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I keep on having problems with the same kind of questions involving combinatorics. This is one such problem where I am stuck.

A bag contains 9 discs labelled 1 to 9. Andy chooses 4 discs at random, without replacement.

Find the probability that:

a) the 4 digits include at least 3 odd digits

b) the 4 digits add up to 28

I started by working out that there are 5 odd digits and 4 even digits, and that there are $^9P_4$ different numbers the 4 digits can form. But now I don't know where to go from here. Please also describe a way of going about these kinds of questions. Thanks!

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  • $\begingroup$ You will find some good general advice, techniques, and worked problems by going through the other questions tagged combinatorics. Some of them recommend working on a simpler version of the problem first. How would you answer this one if there were just 3 discs randomly chosen from among 5 discs labeled 1 through 5 and the questions asked for the probability (a) of including at least 2 odd digits and (b) that the 3 digits sum to 9? That's a small enough problem that you can completely enumerate all the possibilities; there are only 10 of them. $\endgroup$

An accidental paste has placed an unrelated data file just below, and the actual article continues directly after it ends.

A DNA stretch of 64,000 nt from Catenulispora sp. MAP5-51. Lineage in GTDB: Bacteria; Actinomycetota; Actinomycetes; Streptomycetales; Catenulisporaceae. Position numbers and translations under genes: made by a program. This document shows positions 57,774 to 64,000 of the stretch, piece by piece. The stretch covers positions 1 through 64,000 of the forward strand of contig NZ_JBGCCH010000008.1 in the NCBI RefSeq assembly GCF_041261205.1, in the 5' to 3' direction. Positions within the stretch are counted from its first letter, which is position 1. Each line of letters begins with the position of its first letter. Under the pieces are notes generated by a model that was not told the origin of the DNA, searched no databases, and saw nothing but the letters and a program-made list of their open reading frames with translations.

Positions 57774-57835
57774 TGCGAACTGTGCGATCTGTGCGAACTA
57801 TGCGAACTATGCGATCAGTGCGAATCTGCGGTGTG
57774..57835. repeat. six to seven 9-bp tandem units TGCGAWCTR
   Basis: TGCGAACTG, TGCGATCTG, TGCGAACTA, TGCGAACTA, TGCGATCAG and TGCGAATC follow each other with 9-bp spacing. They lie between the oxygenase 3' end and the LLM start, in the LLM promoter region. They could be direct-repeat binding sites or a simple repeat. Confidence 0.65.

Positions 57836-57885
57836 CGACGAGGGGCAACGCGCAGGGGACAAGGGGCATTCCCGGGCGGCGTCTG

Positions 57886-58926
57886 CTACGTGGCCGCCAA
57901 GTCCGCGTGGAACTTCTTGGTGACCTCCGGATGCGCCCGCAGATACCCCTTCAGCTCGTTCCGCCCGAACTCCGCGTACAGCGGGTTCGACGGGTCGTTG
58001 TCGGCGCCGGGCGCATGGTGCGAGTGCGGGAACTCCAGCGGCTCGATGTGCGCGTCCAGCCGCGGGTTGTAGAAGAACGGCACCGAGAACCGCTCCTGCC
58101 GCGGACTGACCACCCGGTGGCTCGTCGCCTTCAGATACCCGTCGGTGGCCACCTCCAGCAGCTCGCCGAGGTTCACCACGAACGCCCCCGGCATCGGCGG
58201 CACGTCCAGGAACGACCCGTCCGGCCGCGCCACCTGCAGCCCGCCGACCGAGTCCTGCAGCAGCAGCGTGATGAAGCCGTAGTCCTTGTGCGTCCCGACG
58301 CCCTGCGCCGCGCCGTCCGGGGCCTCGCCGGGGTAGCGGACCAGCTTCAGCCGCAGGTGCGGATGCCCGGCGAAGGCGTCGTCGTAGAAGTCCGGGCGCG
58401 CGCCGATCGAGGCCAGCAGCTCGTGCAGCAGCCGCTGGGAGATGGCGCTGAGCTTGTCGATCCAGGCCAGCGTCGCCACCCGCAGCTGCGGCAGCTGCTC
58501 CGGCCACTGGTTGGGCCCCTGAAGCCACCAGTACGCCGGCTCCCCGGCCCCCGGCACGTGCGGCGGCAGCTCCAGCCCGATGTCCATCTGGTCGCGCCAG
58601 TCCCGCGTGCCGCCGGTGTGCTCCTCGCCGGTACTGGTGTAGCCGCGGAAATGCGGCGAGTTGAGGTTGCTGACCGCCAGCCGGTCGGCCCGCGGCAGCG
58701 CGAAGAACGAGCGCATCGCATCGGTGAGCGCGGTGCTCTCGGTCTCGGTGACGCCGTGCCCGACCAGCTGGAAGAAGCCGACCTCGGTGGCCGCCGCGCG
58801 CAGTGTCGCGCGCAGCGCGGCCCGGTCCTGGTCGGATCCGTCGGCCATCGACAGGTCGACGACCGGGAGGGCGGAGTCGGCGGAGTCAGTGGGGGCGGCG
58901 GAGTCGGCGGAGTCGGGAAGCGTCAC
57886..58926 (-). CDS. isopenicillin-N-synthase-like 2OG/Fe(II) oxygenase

– whuber
    Jun 1 '15 at 15:56
  • $\begingroup$ @whuber Thanks, are there not 60 possible numbers (instead of 10) formed because it is a permutation; not a combination? $\endgroup$
    – Cobbles
    Jun 1 '15 at 16:04
  • $\begingroup$ Ask yourself this: how would the sequence in which the four discs are chosen affect the events (a) and (b)? Another way to approach this issue is to recognize that the problem statement is ambiguous: it doesn't actually say the discs are chosen sequentially. It asserts only that four were chosen. Maybe they were grabbed all at once. Thus you cannot even uniquely identify a permutation in Andy's sample. Consequently, you shouldn't assume any information about a definite permutation. $\endgroup$
    – whuber
    Jun 1 '15 at 16:07
  • $\begingroup$ @whuber But isn't it a permutation because say one order is 123, another one would be 321 which is a different number? Does whether they were grabbed all at once affect whether its a permutation or a combination? $\endgroup$
    – Cobbles
    Jun 1 '15 at 16:10
  • $\begingroup$ I recommend you focus on solving the problem rather than on trying to shoehorn it into some kind of permutation vs. combination template. The solution to the smaller version is straightforward and takes little time because you can look at every possibility. The purpose of doing that is to see what patterns are emerging and why, then use that understanding to address the original problem. $\endgroup$
    – whuber
    Jun 1 '15 at 16:25
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I've got it

a) One can either get 3 odd numbers or 4; there are 5 odd discs and 4 even discs, so $^5C_3 \times ^4C_1 + ^5C_4 = 45$ divide that by $^9C_4$

b) There are only 2 possibilities because he has not laid them out in order so 9, 8, 7, 4 and 9, 8, 6, 5 are the only ones that add up to 28.

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